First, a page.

In a town that prides itself on its lack of technology, the Lancaster City Council rushed through zoning changes to prevent Mobilitie LLC from installing 70 small cells in the area’s historic downtown, reported Government Technology. Horses and buggies are frequent sightings along Lancaster roads as it is home to one of the largest Amish and Mennonite communities in the U.S.. (Harrison Ford’s John Book hid from the bad guys in Lancaster in the 1985 movie “Witness”.)
“The city would look God-awful with these towers all over,” said Charlotte Katzenmoyer, the city’s director of public works.
As part of the zoning changes, many streets are now off-limits to the new poles that officials say could be much taller than existing ones. Additionally, the Public Utility Commission stripped Mobilitie and other distributed-antenna [DAS] companies of utility status, meaning that they would not get any more “certificates of public convenience” in Pennsylvania.
One telecom lawyer referred to the preparation for 5G as “the attack of the small cells,” and many small cells have already been installed throughout the commonwealth. State regulators, responding to local concerns, have been less accommodating to the DAS companies, reported Government Technology.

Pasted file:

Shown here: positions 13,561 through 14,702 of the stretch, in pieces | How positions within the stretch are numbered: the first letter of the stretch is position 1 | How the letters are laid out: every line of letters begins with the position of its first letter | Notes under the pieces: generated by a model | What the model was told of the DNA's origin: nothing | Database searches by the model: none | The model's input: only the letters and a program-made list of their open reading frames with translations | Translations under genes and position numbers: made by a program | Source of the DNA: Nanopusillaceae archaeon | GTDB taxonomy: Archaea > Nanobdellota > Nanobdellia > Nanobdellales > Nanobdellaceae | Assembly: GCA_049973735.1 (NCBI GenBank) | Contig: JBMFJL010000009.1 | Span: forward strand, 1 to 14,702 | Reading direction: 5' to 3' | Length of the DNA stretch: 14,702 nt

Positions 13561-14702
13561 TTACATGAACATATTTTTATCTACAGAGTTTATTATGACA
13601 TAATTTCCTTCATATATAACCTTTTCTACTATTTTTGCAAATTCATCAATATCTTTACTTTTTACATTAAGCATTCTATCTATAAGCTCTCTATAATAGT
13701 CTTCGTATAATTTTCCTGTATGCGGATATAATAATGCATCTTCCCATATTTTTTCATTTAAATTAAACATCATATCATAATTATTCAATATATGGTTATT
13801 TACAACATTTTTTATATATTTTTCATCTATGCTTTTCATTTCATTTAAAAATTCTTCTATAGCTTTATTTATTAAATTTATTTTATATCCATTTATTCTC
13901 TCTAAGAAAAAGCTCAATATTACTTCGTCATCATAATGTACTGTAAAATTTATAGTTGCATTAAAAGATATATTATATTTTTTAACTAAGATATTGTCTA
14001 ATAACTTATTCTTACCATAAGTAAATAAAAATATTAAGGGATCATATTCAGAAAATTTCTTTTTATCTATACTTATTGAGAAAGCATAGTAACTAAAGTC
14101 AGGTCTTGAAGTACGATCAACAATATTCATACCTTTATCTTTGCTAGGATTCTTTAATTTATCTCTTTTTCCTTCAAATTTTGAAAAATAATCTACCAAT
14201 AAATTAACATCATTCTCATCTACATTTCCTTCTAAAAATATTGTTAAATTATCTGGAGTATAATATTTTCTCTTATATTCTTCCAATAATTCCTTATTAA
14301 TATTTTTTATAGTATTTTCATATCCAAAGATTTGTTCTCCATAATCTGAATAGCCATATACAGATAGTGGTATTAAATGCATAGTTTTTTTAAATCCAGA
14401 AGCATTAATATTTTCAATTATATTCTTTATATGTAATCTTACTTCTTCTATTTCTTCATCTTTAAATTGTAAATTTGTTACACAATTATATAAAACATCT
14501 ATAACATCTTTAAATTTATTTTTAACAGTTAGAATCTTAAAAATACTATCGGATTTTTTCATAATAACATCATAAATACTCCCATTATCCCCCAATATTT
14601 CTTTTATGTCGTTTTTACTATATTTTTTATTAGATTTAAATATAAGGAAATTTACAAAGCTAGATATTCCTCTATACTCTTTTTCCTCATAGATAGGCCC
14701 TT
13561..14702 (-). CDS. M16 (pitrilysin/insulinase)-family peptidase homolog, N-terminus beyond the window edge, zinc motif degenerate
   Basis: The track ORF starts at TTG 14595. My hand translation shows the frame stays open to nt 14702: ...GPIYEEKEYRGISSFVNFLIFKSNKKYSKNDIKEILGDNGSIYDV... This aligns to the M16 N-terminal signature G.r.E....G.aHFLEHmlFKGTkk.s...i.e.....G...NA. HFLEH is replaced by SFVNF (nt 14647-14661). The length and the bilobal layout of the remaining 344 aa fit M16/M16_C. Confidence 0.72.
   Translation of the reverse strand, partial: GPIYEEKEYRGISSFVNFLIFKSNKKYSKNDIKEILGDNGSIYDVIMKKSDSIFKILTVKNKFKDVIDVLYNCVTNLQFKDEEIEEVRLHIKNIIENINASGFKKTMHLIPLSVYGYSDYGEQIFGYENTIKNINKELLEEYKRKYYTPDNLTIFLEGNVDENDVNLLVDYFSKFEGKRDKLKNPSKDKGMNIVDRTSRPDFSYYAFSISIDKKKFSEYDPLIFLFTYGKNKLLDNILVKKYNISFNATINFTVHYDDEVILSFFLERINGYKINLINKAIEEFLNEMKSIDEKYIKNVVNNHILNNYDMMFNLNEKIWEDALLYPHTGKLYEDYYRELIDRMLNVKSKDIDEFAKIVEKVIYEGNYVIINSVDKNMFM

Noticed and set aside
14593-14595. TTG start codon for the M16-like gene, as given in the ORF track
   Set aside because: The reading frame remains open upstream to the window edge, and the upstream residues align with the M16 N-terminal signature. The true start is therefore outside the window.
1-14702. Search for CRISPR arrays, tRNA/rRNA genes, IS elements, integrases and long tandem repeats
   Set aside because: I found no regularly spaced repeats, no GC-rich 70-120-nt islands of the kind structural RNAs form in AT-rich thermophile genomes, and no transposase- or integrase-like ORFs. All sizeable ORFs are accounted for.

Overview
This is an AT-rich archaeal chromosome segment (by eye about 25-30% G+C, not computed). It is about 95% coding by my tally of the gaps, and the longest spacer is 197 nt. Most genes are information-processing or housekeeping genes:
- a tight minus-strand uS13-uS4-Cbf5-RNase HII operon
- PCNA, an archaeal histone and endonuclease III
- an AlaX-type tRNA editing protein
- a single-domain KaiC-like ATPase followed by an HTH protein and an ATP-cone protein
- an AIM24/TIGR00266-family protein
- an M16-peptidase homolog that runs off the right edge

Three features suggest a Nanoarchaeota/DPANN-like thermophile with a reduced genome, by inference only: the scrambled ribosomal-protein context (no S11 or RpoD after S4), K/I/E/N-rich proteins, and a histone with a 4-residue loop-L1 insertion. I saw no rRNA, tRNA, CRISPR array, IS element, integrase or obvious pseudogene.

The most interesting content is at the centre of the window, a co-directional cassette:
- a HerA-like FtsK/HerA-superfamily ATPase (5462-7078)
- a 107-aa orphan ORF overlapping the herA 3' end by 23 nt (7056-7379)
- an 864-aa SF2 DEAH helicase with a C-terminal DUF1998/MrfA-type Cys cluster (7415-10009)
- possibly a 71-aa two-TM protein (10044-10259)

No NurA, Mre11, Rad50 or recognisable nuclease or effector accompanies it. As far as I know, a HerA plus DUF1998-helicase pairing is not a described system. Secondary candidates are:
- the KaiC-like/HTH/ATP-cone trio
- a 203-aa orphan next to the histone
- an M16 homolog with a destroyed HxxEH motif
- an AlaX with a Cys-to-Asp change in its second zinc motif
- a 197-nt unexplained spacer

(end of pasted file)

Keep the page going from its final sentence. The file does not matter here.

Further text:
Mobilitie spokesman Tim Klein told Government Technology, the company has had “productive, collaborative discussions” to comply with Lancaster’s zoning regulations after the pushback. Mobilitie now has proposed adding the antennas to existing utility poles or other infrastructure so that the “placement will be virtually unnoticeable,” he said.
Katzenmoyer retorted: “That’s news to us.” The last proposal Lancaster received in January from Mobilitie outlined installing 27 poles throughout the historic district, instead of 70 to 80 poles, but it still did not conform to the city’s new zoning rules, she said.
September 5, 2018